One Mountain Away review

One Mountain Away

With nothing but brains, ambition and sheer nerve, Charlotte Hale built a career as a tough, do-anything-to-succeed real-estate developer. She’s at the top of that mountain; but her life is empty. Her friends are as grasping and insincere as she has become. Far worse, she’s alienated her family so completely that she’s totally lost touch with her only daughter.

One terrifying day, facing her own mortality, she realizes that her ambition has almost destroyed her chance at happiness.

So Charlotte vows to make amends, not simply with her considerable wealth, but by offering a hand instead of a handout. Putting in hours and energy instead of putting in an appearance. Opening her home and heart instead of her wallet.

With each wrenching, exhilarating decision, Charlotte finds that climbing a new mountain; one built on friendship, love and forgiveness; will teach her what it truly means to build a legacy.

Started this book around midnight and finished it a few minutes ago.  I was going to go to bed now as I am tired but decided to write the review now.  The story is outlined above so I won’t go into that – it pretty much describes the plot.

Let me talk, instead, of how the book made me feel and what I thought about the characters.  While the writing is well done, I ended the book feeling like something was lacking.  Can’t put my finger on what it is but something more than what is there.  Richards does a great job describing the area around N.C. – the characters were believable if a little distant.

Have you ever read a story that felt engineered? I mean, all stories are to a big degree but the art of a true masterpiece is not feeling it while you are reading.  There were a couple of places where I half expected to see the words “cry here” in parenthesis.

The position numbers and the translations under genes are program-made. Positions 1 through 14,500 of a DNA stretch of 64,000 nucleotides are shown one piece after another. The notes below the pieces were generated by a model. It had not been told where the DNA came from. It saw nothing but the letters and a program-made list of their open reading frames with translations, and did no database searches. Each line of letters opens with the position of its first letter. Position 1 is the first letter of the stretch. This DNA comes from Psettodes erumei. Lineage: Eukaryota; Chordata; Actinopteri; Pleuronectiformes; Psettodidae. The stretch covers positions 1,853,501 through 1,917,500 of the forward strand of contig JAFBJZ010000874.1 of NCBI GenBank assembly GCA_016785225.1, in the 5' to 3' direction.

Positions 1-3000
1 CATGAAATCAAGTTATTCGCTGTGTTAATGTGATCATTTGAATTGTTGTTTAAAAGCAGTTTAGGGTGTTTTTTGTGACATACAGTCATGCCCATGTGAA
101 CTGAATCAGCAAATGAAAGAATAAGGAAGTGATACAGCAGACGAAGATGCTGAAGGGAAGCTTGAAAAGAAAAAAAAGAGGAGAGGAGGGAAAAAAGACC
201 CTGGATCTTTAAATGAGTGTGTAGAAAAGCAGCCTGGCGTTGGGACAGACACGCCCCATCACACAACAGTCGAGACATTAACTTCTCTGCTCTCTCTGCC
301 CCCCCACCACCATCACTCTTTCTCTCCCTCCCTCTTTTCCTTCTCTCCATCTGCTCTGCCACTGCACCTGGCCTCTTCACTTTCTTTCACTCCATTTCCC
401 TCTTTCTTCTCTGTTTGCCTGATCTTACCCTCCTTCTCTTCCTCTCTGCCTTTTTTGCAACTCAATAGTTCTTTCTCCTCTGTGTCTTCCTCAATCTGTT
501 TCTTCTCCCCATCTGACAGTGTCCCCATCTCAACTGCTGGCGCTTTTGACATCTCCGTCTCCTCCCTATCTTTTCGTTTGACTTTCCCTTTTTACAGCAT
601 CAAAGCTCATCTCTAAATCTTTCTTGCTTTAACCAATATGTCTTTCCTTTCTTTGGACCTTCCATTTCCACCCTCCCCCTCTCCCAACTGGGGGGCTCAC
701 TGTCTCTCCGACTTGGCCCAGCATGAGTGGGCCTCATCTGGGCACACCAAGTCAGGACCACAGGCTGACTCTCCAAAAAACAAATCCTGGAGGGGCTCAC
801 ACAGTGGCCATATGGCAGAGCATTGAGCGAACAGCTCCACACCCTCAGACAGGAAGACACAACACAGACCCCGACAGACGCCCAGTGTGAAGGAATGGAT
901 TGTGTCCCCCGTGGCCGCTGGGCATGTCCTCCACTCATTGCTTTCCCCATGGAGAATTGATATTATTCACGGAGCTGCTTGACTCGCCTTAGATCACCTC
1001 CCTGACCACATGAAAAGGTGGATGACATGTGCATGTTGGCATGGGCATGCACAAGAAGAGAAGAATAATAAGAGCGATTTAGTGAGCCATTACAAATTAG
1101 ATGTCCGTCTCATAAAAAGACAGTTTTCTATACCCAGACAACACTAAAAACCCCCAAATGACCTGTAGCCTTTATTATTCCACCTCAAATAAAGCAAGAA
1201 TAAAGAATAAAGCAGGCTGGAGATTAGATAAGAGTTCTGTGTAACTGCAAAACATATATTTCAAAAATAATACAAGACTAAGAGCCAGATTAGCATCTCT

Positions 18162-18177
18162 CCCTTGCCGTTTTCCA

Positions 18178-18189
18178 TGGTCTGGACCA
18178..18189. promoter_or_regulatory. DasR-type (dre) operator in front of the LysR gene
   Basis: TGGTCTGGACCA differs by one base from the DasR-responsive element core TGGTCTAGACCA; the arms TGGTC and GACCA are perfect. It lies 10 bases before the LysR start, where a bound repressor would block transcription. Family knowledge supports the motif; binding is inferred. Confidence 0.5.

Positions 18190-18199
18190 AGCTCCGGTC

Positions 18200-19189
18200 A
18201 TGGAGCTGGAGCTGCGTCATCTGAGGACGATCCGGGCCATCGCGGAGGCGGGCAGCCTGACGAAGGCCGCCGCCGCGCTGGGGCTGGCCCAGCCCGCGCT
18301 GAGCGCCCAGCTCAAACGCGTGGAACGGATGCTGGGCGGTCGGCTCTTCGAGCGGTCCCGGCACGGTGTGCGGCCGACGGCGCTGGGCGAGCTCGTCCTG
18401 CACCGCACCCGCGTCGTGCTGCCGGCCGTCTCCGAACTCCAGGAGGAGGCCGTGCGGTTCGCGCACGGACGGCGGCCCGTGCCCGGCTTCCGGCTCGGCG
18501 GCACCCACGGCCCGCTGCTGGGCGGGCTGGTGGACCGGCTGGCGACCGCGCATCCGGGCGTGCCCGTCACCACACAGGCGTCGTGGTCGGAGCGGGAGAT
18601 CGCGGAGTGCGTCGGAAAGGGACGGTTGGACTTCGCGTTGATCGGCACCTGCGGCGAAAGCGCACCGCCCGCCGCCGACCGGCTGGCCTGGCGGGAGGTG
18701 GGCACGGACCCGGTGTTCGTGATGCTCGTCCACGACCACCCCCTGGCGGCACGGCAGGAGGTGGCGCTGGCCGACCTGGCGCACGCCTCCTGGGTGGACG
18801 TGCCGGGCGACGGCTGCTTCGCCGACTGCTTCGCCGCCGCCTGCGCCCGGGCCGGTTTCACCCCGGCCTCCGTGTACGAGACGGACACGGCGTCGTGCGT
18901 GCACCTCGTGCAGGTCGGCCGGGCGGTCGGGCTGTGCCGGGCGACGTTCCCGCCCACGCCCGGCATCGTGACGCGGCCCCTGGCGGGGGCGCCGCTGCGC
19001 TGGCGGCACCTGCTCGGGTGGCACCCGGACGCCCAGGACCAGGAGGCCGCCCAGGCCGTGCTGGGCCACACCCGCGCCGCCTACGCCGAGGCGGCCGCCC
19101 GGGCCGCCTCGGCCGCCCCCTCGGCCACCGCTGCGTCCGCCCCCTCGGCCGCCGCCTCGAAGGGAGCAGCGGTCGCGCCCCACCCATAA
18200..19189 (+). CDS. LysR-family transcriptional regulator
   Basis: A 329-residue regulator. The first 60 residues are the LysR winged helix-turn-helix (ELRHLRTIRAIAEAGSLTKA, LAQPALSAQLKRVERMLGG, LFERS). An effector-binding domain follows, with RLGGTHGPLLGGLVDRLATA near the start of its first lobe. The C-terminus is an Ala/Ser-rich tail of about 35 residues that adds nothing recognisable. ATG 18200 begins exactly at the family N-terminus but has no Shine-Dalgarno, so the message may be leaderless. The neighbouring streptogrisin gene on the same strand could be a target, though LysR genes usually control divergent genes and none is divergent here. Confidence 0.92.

I know, that sounds like I didn’t like the book – an impression I don’t want to give off.  The book is about regret and how we should live every day as if it were our last on earth.  Would we complain about the traffic if we were going to die tomorrow? Would we spend that last day gossiping or being critical? Do we need a fatal disease to make us realize the value of life?

As I read the book about how Charlotte made mistakes – I thought, who didn’t? Doesn’t everyone because that is an integral part of being human, making mistakes? The book brought back memories of my own childhood and how I viewed the older women around me.  Now that I’m older, it gives me an idea how some of the younger women think.

There is this whole thing of Gwen in the book – I can’t talk about it too much because I would give it away – but I wish that had been developed a bit more.  I’m also not sure a person can get a death sentence and change as rapidly as Charlotte did and, by the grace of God, I never will have to find out first hand.

I did like the book and yes, it did make me cry in a few places.  It is not a book I would read over and over but I did find the struggles of the women intriguing and how they learned about forgiveness or how to stand up for themselves even when they felt like giving up.  It also struck a chord because lately I’ve wondered what I can do to help others.

Still, I don’t know, the book left me feeling a little empty.  I give the book a B+

 

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